Shallow walls? Sounds like an oxymoron in diving the Caribbean, right? Diving spectacular coral walls should, and usually does mean deep diving and accompanying techniques, gear and experience.

But Belize is different. Coral walls are abundant and beautiful, as beautiful as any in the Caribbean, but start in as little as 10 feet of water. Current is light and the walls are vertical. A beginning diver with just a basic mastery of buoyancy control can experience wall diving here for the first time in a most spectacular fashion.

The best walls off Belize lie at Lighthouse Reef atoll, the furthest offshore of Belize’s three atolls. Only four true coral atolls (circular ring reef structures) exist off North American waters — Belize has three of them and Lighthouse Reef is considered by many to be the best.

Over two dozen dive sites are located at a variety of locations around the atoll. These are not all just straight up walls. Several have deep cuts, bends, caves, swim-throughs and overhangs that make for fascinating exploration.

Tarpon Wall easily lives up to its name with the giant silvery fish greeting you at the bottom of the boat and then scattered across the wall and in the deep cuts. Grouper, snapper and fairy bassets are seen on every dive. The reef crests here at 15 feet before dropping vertically in a spectacular array of sheet coral and huge sponges.

For the diver looking for a lot of colorful reef fish, the Cathedral is the spot. Silver Caves gains its name from the clouds of tiny fish that pulse and swirl avoiding predatory groupers and tarpon. A personal favorite dive site of mine is Quebrada (Spanish roughly translated to mean “The Break”). Here the vertical starts in very shallow water. Cruise along the wall and it bends, then “breaks” with a huge slide and gash of massive coral boulders. Turtles and eagle rays are often seen here.

Half Moon Caye is certainly worth a walk-about with its protected red-footed booby and frigate nesting area. Nearby offshore is the very popular Half Moon Wall. Snow white sand at about 40 feet spills through many deep cuts in the reef leading to the wall, vertical from 15 feet to whatever. Water here is exceptionally clear with visibility of 150 feet common. While you’d be tempted to spend all your time on the wall and in the cuts with its huge sponges and coral faces, you can easily spend the second half of your dive, or a second dive, exploring the shallow environs spying on the morays, mounds of brain and star coral, and  multiple cleaning stations where larger fish come to have small parasites picked clean by tiny fish.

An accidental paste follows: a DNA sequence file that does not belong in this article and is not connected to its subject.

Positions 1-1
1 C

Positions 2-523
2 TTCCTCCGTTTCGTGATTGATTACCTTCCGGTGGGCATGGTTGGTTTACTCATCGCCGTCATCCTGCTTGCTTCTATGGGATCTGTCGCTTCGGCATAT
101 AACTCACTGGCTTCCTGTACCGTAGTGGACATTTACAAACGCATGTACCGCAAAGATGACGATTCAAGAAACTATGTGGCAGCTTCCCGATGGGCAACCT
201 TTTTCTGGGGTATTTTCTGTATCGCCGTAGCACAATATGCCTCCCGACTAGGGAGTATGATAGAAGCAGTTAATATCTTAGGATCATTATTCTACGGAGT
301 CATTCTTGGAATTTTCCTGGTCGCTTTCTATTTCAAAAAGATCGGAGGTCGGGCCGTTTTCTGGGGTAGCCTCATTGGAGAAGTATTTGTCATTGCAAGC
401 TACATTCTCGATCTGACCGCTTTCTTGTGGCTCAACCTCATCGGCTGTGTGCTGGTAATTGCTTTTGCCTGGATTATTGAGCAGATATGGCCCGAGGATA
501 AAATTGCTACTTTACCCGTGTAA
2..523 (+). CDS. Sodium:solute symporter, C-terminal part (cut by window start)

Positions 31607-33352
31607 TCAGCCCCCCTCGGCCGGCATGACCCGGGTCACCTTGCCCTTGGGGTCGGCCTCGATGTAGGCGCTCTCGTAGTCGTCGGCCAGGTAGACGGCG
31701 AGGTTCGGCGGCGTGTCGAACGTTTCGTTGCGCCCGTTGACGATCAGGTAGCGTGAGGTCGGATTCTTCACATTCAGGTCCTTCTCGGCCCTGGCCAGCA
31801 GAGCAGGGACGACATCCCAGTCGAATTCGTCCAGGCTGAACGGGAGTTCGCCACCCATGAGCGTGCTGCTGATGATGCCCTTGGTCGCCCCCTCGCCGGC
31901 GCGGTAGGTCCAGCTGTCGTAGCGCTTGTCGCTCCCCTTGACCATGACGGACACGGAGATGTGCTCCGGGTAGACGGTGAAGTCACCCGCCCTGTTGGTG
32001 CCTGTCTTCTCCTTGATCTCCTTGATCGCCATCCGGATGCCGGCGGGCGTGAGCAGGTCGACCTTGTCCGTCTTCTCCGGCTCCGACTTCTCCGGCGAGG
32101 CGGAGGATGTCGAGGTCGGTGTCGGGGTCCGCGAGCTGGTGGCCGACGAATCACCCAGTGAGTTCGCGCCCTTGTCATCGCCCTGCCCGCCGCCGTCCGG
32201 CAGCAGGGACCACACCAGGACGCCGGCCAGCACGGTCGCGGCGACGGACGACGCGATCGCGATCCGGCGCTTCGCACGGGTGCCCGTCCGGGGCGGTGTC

Lighthouse Reef is an excellent place for the serious beginning diver to become fully indoctrinated on what Caribbean wall diving is all about. Currents are minimal, seas are generally calm and always warm and clear. And with the vertical walls, intermediate and advanced divers will not be lacking in underwater adventures. And then there is always the famous Blue Hole at the center of the lagoon. Not for beginners, this creepy place is a must-do for any advanced diver.

There are currently no resorts on Lighthouse Reef but plenty to the west at nearby Turneffe Islands, Ambrergris Caye, the Barrier Reef Islands and the mainland. We chose, however, to dive Lighthouse Reef from the Belize Aggressor, a luxury live-aboard out of Belize City on the mainland. We spent nearly the entire week on Lighthouse Reef with several aboard diving four or even five dives a day! Peter Hughes and Nekton also run live-aboard operations to the reef.